c. Experience of the Godís provision and God has provided All life is sustained goodness of God (Rom:2:4). protection for His them with the necessary by the providence of people climaxed in the harvest, food and God. Nothing exists promised Saviour (13:17) happiness (14:17). independently of God. (17:21, 26-28). d. Cultural identification. Paul is jew. He speaks Godís provision of crops World order and of ëbrothersí 13:13, and ë and food (14:17). A purpose considered. the God of our Fathersí farming community Quotation from one of (13: 17, 32). would appreciate this. their poets (17:26-28). e. God and history. In His grace and patience, God (13:18, 37). ëoverlookedí their (14:16). ignorance. (17:30). f. Spiritual obligation. God kept His promises God has blessed them As ëGodís offspringí and sent them the ëwith food and joyí. It they are completely Saviour they need. is their duty to honour dependent on him. (13:23, 37-39). God ëas Godí and give They are to honour thanks to Him. and give thanks to (Rom 1: 21). Him. (Rom 1:21). g. Evangelistic exhortation. They must believe in ëtelling you to turn from God demands the ëresurrected Jesusí these worthless things immediate repentfor forgiveness of sins. to the living Godí ance from all people. (1`3:38-41). (14:15). (17:30). God will one day judge the world through the ressurected Jesus (17:31). former former ignorance. The history of Godís dealings with Israel. In His grace and patience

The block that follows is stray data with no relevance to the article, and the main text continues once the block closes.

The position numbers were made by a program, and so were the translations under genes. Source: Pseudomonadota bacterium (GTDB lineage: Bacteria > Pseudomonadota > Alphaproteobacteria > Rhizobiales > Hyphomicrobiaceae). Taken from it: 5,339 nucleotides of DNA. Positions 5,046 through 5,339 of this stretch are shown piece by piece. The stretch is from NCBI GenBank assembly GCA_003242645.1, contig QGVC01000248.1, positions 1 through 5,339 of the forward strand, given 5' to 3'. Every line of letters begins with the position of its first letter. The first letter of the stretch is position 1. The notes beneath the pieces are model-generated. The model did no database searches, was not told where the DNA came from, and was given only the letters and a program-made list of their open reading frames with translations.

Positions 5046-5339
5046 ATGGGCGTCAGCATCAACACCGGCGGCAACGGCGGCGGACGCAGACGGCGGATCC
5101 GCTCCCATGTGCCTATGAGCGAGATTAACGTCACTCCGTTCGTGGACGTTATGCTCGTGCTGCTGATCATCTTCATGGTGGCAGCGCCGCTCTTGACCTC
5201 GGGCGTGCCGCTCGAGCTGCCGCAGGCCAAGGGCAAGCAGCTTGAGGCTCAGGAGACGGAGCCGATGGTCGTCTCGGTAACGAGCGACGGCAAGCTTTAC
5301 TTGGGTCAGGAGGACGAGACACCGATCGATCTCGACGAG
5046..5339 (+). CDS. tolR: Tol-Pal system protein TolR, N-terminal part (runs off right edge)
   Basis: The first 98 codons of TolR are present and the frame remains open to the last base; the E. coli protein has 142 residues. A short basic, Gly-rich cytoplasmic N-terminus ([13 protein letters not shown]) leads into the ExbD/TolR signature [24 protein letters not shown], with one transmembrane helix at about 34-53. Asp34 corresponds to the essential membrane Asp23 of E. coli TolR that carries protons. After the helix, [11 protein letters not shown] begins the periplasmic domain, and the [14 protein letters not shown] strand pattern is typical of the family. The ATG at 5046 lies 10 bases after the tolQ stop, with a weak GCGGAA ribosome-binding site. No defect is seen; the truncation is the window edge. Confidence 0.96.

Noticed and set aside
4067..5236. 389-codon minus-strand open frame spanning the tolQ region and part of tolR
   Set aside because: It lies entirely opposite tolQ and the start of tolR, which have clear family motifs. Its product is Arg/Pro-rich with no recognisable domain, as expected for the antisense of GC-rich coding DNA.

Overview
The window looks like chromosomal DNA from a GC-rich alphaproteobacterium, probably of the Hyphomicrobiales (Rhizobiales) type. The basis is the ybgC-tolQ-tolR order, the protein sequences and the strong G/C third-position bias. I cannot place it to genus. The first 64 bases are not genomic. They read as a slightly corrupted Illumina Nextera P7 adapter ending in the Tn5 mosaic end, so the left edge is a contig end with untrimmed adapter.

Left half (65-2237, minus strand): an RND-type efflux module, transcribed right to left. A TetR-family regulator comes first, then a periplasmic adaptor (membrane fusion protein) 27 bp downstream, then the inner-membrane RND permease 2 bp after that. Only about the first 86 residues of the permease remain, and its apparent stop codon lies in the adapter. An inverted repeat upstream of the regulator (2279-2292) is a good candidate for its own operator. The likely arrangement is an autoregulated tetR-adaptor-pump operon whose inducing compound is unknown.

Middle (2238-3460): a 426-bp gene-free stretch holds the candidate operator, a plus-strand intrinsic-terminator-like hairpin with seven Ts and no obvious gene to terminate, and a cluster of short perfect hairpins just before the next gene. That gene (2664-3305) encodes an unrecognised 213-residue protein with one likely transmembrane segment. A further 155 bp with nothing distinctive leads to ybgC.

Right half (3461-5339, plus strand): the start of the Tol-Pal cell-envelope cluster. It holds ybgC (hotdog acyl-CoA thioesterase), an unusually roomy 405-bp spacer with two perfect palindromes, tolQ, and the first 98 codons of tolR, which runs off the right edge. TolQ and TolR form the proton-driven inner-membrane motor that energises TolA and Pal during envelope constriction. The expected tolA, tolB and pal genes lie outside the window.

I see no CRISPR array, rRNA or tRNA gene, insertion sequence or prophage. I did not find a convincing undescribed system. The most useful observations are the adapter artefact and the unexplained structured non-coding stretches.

God ëoverlookedí their